Maria Menounos has revealed the bizarre symptom that led to her being diagnosed with one of the deadliest forms of cancer. The TV personality, 45, suffered excruciating pain that felt like she was going to ‘explode inside’ after eating farro salad on a flight. Doctors initially dismissed her bloating symptoms, but after she went to a second hospital for a scan she was diagnosed with stage two pancreatic cancer.
Menounos, who at the time was waiting for her daughter Athena to be born via surrogate , had surgery to remove the 1.5 inch tumor and said she was now in remission. Pancreatic cancer is one of the deadliest types of cancer in America, with only one in ten patients surviving more than a year after their diagnosis. Menounos, who has 1.1 million followers on Instagram, said today that her case highlights the need to listen to symptoms in the body, even when doctors are dismissing them.
She told TODAY that after eating the salad she suffered ‘that kind of pain where you felt like you were going to explode inside’. ‘I thought it was the farro. I thought I must be getting really gluten intolerant and my stomach was not handling this well,’ she added. Massachusetts-based Menounos went to her doctor for an endoscopy and a colonoscopy after the stomach pain appeared in 2022, but nothing untoward came up. She also had a CT scan which also did not find anything — with the results even describing her pancreas as ‘unremarkable’.
But her symptoms persisted, with the TV personality also suffering from diarrhea and in November 2022 again being buckled over in pain. This led her to go to a separate hospital in January for a full-body MRI scan, which revealed the tumor in her pancreas. She was later told the CT scan missed this because it did not show up as clearly as on the MRI.
She was rushed through for surgery and in February 2023 had the tumor surgically removed along with part of her pancreas, and part of the spleen and 17 lymph nodes — which are part of a separate circulatory system in the body for fluids. The cancer had not spread in her body and she needed no further treatment. Menounos is now doing well but continues to keep an eye out for symptoms, logging any concerning feelings in a book so she can keep track.
Posting an image of her in a bikini, showing off her surgery scars, the mom wrote on social media: ‘I look back on surgery earlier this year and am grateful for the strength god blessed me with to get through and of course all of the beautiful humans that he sent to help me too! ‘Now I see the scars that I sunscreen up carefully to protect and I smile. ‘ Her daughter Athena has now turned four months old and she described her as the ‘love of my life’ and ‘my best medicine’.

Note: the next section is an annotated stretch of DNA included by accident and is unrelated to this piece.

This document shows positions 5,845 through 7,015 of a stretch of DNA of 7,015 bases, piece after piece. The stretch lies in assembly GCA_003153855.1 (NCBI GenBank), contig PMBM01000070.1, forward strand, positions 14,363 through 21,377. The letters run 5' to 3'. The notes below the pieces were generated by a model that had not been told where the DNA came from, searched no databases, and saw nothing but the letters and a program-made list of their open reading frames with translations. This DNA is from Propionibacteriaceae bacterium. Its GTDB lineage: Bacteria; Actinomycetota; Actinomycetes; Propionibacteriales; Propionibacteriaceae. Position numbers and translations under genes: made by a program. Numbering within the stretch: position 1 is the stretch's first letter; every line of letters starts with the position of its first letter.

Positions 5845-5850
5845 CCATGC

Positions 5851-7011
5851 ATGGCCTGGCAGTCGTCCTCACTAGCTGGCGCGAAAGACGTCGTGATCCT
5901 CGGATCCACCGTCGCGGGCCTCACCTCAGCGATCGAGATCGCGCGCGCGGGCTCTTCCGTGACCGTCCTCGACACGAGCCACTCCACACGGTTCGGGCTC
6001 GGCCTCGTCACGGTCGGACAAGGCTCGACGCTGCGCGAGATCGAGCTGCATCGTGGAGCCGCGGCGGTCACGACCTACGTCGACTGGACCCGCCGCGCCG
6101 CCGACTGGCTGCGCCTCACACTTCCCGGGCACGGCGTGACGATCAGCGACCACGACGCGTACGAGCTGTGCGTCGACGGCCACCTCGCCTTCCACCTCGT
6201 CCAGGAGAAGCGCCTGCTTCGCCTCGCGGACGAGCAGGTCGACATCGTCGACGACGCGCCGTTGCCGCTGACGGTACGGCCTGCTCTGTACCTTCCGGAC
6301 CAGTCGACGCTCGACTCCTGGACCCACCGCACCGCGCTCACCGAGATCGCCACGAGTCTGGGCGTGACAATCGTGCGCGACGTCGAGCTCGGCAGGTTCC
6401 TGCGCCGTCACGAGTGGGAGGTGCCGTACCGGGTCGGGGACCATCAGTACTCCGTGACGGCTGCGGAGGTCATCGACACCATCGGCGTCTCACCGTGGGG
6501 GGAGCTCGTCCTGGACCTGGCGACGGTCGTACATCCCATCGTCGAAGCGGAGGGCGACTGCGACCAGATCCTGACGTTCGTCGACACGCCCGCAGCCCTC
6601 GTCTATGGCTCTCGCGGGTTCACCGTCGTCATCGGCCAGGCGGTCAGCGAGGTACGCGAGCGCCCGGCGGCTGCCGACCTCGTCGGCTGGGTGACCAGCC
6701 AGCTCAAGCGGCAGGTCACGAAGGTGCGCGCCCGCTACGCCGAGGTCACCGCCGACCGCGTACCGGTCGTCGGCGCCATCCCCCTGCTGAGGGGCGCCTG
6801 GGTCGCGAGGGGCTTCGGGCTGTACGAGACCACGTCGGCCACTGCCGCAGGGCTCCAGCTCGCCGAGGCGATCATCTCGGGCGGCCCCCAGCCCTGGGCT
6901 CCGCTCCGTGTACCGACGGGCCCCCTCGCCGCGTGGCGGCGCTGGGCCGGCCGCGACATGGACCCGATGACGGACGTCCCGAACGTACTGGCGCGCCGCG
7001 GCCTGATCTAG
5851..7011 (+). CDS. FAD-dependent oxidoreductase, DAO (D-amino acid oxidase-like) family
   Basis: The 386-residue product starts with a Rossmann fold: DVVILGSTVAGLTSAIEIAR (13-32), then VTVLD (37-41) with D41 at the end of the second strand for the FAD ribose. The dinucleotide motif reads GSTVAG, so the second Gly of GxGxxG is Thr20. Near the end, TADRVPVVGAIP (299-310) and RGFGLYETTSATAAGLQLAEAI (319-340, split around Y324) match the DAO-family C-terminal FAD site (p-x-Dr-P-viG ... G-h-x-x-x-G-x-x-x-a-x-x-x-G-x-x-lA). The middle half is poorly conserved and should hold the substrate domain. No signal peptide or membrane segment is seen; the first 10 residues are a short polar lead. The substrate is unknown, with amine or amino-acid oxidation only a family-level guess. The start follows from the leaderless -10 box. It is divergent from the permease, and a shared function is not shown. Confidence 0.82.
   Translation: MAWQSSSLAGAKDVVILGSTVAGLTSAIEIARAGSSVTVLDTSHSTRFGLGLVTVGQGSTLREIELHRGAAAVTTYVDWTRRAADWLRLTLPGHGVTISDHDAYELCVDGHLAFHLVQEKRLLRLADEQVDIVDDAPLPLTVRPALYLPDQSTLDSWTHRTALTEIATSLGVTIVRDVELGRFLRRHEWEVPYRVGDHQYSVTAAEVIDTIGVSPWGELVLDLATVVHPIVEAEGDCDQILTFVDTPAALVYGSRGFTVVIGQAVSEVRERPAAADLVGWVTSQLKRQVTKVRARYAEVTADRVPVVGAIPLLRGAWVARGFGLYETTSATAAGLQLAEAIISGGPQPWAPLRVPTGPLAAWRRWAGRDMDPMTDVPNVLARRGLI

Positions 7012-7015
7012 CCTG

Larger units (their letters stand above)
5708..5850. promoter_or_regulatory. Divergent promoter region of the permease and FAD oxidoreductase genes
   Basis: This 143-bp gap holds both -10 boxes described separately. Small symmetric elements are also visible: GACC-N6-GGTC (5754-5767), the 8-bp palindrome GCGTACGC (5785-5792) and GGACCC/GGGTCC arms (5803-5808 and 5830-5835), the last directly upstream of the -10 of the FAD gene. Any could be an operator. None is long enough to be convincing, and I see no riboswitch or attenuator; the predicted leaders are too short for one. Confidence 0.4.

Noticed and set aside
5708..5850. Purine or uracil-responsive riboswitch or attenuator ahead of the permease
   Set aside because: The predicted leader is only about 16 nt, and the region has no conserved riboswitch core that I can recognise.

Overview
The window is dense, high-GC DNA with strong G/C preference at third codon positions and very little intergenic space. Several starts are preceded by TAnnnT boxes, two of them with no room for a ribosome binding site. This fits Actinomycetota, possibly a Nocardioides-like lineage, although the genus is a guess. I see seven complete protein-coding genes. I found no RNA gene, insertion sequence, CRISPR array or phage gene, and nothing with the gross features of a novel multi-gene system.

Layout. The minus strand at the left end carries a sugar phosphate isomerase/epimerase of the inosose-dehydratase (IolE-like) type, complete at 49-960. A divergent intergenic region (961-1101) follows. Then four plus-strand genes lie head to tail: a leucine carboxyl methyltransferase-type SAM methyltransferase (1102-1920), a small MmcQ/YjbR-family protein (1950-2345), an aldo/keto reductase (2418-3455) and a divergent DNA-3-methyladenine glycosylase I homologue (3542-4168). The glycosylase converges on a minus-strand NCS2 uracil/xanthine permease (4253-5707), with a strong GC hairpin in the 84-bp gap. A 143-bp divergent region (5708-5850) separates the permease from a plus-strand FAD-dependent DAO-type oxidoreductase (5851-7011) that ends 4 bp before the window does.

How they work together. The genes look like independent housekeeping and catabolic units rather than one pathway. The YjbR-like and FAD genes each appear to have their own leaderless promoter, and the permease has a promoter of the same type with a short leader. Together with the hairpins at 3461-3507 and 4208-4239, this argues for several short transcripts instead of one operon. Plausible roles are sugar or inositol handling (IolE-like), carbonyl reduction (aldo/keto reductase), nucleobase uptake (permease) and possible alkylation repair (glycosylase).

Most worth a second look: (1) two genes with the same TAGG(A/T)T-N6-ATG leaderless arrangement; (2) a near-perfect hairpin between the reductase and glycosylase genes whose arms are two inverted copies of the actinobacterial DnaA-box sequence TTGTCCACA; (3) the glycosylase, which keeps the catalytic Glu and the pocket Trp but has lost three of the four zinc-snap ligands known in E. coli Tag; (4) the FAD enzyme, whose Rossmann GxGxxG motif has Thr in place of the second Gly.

‘ She’s going to be taught that the No. 1 thing in her life is to be healthy, and then she can achieve and do anything she wants from there,’ Menounos said. ‘ I think that my next chapter of my life is going to be the healthiest because I’ve been forced to really reevaluate my health in such a deep way. It’s changed the course of everything.’ Pancreatic cancer is a less common type of cancer, with about 64,000 cases diagnosed every year — making up three percent of all cancer cases. However, it is normally not detected until later stages when the disease has become more advanced and spread to other areas of the body, making it harder to treat.
This is because it rarely triggers any symptoms in the early stages, and the warning signs can be so subtle they are dismissed as less serious health conditions. About two-thirds of patients diagnosed with the cancer are over 65 years old, and almost all are older than 45, according to the American Cancer Society. She is revealing her case as part of Pancreatic Cancer Awareness Month this November.
Dr. Julie Fleshman, the president of the Pancreatic Cancer Action Network, said: ‘We are so grateful to Maria and our other PanCAN ambassadors who are so bravely sharing their stories to raise awareness about the importance of early detection for survival. ‘In addition to educating the public about the risks and symptoms of pancreatic cancer, PanCAN will continue to make significant investment in research to find an early detection strategy for this disease.’
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